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[Paper Review] Disease and Voting?

Epidemics and elections. If the correlation coefficient of these two words could be measured, it would most likely be 0. What could an epidemic possibly have to do with an election? Well, this report by Alexandria Volkening et al from Northwestern University claims that disease modeling--yes, the famous SIR--may provide some insight into the unpredictable phenomenon of voting.


In the report, the primary inspiration is establishing the relationship between the SIR model (read more here) and how voting works. In the figure (a) below, an analogy is drawn between the SI model and how individuals shift political opinions from Democrats, Republicans, or to undecided. Then, the researchers, as in figure (b), modelled how people would shift opinions due to interactions with others. A clear value of this research is that it would allow us to predict election outcomes from pre-election polls that have been taken a considerably long time before. In many occasions, we use only poll data that ended at a time very close to the actual poll, because people's opinions are volatile. If we can model that volatility using this model, it would allow us to extend that time frame of useful data.

However, whether this is an apt analogy is, in my opinion, open to challenge.

Granted, the argument of the paper is very logical and convincing. Consider the following scenarios.

Person A is a young man who exercises regularly and is less likely to get the disease.

Person A is an obstinate republican who hasn't changed his opinion for a considerably long time.

Person A is a "shy Trumper."

Person A is asymptotically infected, so people that come into contact with him are very unlikely to be infected even though he is a patient.

Person A spends a lot of his time talking to others, so he is more likely to be swayed by others' opinions.

Person A has low immunity / meets lots of people, and hence has a greater chance of meeting someone infected.

The second scenarios are no different from the first scenarios in a mathematical point of view, and hence because the second scenarios can be successfully modelled with a SI model, the latter would be so. Clearly a compelling argument.

However, there are three main flaws that I identified in the assumption:

1. A systematic shortcoming of the SI model itself is amplified when applying it to elections.

The SI model cannot account for external factors. In the case of disease modeling, this is not really a great problem, since external factors are mostly possible to model, such as seasons or the distribution of a new vaccine. Even if there are unexpected events, such as mass infection, its effects are geographically limited. On the other hand, politics are entirely comprised of human actions, which are simply near-impossible to model. It is impossible to determine when a sex scandal of a high-ranking democrat politician would be exposed, let alone estimating its effects. In the case of elections, these events affect the entire population due to the news, and people react in unexpected ways.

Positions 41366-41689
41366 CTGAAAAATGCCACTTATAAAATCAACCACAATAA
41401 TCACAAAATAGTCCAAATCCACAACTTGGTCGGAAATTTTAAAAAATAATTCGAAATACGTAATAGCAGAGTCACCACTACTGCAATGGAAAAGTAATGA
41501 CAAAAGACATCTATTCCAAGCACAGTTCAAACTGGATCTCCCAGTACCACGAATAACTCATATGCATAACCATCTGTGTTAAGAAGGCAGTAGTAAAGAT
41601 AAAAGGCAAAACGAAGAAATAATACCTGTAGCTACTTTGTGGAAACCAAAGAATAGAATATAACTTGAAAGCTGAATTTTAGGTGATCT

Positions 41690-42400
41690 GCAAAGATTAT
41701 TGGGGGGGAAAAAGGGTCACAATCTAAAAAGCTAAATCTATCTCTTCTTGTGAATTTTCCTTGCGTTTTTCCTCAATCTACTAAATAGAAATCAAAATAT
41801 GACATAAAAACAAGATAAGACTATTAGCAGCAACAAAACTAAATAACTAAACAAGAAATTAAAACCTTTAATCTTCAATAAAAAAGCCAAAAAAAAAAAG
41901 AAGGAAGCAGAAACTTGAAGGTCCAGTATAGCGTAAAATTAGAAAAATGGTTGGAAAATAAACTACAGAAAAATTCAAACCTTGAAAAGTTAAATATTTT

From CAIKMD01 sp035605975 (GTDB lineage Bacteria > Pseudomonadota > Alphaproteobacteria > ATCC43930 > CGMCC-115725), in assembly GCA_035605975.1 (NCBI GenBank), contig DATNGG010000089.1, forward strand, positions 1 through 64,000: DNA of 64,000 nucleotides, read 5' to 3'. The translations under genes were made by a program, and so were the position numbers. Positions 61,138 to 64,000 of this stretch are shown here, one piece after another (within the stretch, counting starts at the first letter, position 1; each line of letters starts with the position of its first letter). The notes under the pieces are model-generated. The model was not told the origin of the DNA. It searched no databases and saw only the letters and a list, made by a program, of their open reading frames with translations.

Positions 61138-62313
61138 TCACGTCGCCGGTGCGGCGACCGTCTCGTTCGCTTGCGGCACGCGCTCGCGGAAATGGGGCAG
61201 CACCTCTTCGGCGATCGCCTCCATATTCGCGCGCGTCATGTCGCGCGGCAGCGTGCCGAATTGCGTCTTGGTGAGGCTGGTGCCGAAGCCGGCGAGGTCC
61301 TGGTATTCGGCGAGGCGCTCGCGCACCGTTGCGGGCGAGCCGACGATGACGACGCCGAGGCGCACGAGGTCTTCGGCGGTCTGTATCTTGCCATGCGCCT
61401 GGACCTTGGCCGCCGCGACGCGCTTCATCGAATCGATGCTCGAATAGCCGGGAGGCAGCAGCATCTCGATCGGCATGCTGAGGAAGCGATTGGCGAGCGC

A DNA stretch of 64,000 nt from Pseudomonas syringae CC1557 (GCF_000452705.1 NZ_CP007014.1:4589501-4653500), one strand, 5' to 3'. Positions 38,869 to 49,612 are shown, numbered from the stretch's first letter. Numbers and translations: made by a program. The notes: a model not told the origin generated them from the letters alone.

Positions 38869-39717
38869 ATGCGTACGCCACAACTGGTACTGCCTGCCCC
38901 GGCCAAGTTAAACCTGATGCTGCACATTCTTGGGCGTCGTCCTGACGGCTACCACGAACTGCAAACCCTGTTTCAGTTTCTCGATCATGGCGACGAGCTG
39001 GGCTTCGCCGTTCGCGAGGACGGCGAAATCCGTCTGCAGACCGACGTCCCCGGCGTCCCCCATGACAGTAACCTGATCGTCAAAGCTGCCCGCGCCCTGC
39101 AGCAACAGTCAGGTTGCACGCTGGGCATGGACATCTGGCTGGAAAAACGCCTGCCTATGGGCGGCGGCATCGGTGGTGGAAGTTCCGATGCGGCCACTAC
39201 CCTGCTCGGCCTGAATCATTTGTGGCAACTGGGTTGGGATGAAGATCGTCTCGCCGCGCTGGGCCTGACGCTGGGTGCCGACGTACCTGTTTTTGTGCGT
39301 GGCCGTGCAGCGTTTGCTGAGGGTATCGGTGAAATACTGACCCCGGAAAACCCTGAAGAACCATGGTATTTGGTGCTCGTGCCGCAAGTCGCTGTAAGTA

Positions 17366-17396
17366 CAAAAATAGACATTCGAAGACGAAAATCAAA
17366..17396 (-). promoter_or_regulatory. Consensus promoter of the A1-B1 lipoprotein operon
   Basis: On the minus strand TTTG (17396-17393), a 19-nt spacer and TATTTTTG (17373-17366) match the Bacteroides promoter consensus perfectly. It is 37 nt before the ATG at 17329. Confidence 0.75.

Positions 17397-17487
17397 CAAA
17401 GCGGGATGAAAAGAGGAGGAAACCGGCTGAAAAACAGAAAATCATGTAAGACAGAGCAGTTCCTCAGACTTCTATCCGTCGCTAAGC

2. Spreading disease is an involuntary choice; talking about politics is a voluntary choice, and often a rare one.

If one has a disease, unless it is the rare case of an asymptotic infection, one has no choice in spreading the disease. On the other hand, talking about politics and persuading someone else to their political ideology is an action that is quite rare considering the sensitivity of the issue. Also, one could easily feign others claiming that they are democrats such as the example of a Shy Trumper, whereas revealing their real views around people that they know, hence unexpectedly reinforcing beliefs in both the anti-Trump region and the pro-Trump region.

3. Social Media.

SNS feeds us with information that the algorithm would evaluate to be interesting to us, and hence creates a political echo chamber. There is no equivalent to this online reinforcement in disease modeling. Even more, the formation of online herd mentality also easily shapes our beliefs; in the modern era, we would have to model interactions in SNS as well.

Overall, I believe that the report is a very, very creative and novel approach to the variable outcome of elections. However, the phenomenon seems to be too random for disease modeling to be an sufficiently accurate outcome, at least in my opinion.


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